A report from the U.S. PIRG Education Fund and Environment America Research and Policy Center...

A report from the U.S. PIRG Education Fund and Environment America Research and Policy Center urges cities and school districts to commit to transitioning their school bus fleets to 100% electric by 2030. Shown here is a Blue Bird Vision Electric bus.

File photo courtesy Blue Bird

A new report from two environmental advocacy organizations discusses the urgency to electrify school bus fleets and provides steps for speeding up the process and making it more cost-effective.

The report, “Accelerating the Transition to Electric School Buses,” from the U.S. PIRG Education Fund and Environment America Research and Policy Center, urges cities and school districts to commit to transitioning their school bus fleets to 100% electric by 2030 for cleaner air and improved health, and recommends several steps to expedite the process.  

The report points to the fact that “electric school buses are ready to roll,” but the challenge schools have in paying for them remains. It mentions a handful of federal programs designed to assist, including the Volkswagen (VW) environmental mitigation settlement funds and the Clean School Bus Act.

Although government funding programs have helped drive the electric bus movement in the U.S., the report states, "at the current pace, these programs have not, and will not, be enough to support large-scale adoption. That’s where utility companies could make a difference."

Electric utilities, the report adds, can significantly benefit from large-scale electric school bus adoption and “can play a major role in supporting the transition.” Utilities can support electric bus adoption by offering discounted rates on bus charging and building charging infrastructure, helping to finance upfront purchasing costs of the buses, and introducing smart charging systems to maximize renewable energy integration.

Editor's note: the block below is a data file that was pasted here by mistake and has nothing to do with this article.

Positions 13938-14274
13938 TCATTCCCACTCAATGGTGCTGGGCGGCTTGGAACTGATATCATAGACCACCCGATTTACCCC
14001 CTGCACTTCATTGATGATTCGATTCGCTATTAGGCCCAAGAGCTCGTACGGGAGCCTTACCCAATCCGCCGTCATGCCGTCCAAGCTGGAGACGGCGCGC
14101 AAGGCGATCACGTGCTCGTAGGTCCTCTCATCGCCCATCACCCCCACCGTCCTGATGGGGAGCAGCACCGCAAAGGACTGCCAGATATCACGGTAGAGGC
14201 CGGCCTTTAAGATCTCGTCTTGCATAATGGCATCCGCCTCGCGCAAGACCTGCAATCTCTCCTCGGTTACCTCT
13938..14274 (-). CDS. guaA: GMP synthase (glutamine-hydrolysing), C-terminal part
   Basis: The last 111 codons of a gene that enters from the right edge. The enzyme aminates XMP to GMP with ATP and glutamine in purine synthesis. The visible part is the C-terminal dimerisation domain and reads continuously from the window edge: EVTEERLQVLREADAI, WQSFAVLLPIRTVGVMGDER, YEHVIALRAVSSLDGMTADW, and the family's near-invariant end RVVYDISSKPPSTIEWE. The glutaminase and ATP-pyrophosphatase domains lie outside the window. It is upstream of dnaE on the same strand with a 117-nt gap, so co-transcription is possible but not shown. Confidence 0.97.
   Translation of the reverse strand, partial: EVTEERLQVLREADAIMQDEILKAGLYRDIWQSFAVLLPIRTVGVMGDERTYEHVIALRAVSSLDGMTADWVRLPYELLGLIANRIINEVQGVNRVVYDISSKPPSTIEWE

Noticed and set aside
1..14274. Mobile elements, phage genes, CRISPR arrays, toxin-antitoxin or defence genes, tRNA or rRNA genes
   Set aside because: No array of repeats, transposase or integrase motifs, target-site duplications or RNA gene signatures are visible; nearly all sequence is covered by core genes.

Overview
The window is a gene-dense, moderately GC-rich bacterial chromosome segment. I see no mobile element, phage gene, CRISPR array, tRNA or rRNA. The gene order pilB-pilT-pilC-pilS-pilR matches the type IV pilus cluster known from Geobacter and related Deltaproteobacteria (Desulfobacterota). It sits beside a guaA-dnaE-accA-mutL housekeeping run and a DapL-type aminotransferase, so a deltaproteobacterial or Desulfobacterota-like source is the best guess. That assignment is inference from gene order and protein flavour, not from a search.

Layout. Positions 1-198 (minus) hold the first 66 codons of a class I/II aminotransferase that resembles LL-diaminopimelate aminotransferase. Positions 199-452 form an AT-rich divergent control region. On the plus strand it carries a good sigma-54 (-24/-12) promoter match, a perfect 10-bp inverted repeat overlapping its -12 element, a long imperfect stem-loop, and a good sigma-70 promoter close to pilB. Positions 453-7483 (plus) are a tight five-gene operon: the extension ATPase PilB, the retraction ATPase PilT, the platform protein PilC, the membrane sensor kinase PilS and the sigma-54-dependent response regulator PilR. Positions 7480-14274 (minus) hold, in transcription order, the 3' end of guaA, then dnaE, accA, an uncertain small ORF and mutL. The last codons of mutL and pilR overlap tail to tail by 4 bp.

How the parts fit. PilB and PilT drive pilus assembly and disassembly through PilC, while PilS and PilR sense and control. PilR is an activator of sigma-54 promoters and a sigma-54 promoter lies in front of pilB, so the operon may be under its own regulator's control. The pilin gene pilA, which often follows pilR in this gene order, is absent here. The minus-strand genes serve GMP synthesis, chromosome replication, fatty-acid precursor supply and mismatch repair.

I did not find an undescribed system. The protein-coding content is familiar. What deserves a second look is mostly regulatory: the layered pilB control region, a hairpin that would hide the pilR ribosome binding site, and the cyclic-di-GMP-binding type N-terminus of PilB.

The report points out that several utility companies already have programs in place to help school districts add electric buses to their fleets, including Dominion Energy in Virginia and Portland General Electric in Oregon. (In recent related news, Charlotte, North Carolina-based Duke Energy has created a new subsidiary, eTransEnergy, to help large businesses and municipalities with planning, financing, acquisition, and deployment services electrify their fleets.)

In turn, electric buses can help utility companies by expanding and stabilizing the grid, providing surplus energy storage, and increasing energy demand, the report notes.

The report presents two options viewed as promising for helping to accelerate the transition to electric buses: vehicle-to-grid (V2G) technology, which enables use of electric bus batteries for energy storage and selling electricity back at peak demand times, and Pay-As-You-Save (PAYS) programs. PAYS is an agreement in which the customer chooses to install a more energy-efficient and cost-effective system, and the utility company covers the initial extra cost of the new technology. As the electric bus customer saves on energy costs, they repay the utility company over the lifespan of the bus.

Combining V2G technology and PAYS could save school districts up to $130,000 per electric bus, according to the report.

The report offers the following recommendations to help school districts, lawmakers, and utilities collaborate on faster electric school bus adoption:

  • School districts should commit to transitioning to all-electric bus fleets by 2030, and plan to phase out the purchase of new diesel buses immediately; take advantage of all available state and federal grant programs; and work with local utilities to help accelerate electric bus adoption.
  • Lawmakers should work with utilities and regulators to develop effective electric bus investment programs that protect ratepayers and consumers; develop grant programs to assist school districts with the upfront cost of electric bus procurement; tighten fuel efficiency and greenhouse gas emissions standards; and subsidize research and development in electric bus (including V2G) technology.
  • Utility companies should commit to renewable energy; assist school districts in financing electric school buses and investing in the charging infrastructure necessary for large-scale adoption; launch V2G and PAYS pilot programs and scale up as soon as practical; and establish bulk purchase savings programs to further lower the cost barrier to procurement for school districts.

Read the full report.

About the author
Nicole Schlosser

Nicole Schlosser

Former Executive Editor

Nicole was an editor and writer for School Bus Fleet. She previously worked as an editor and writer for Metro Magazine, School Bus Fleet's sister publication.

View Bio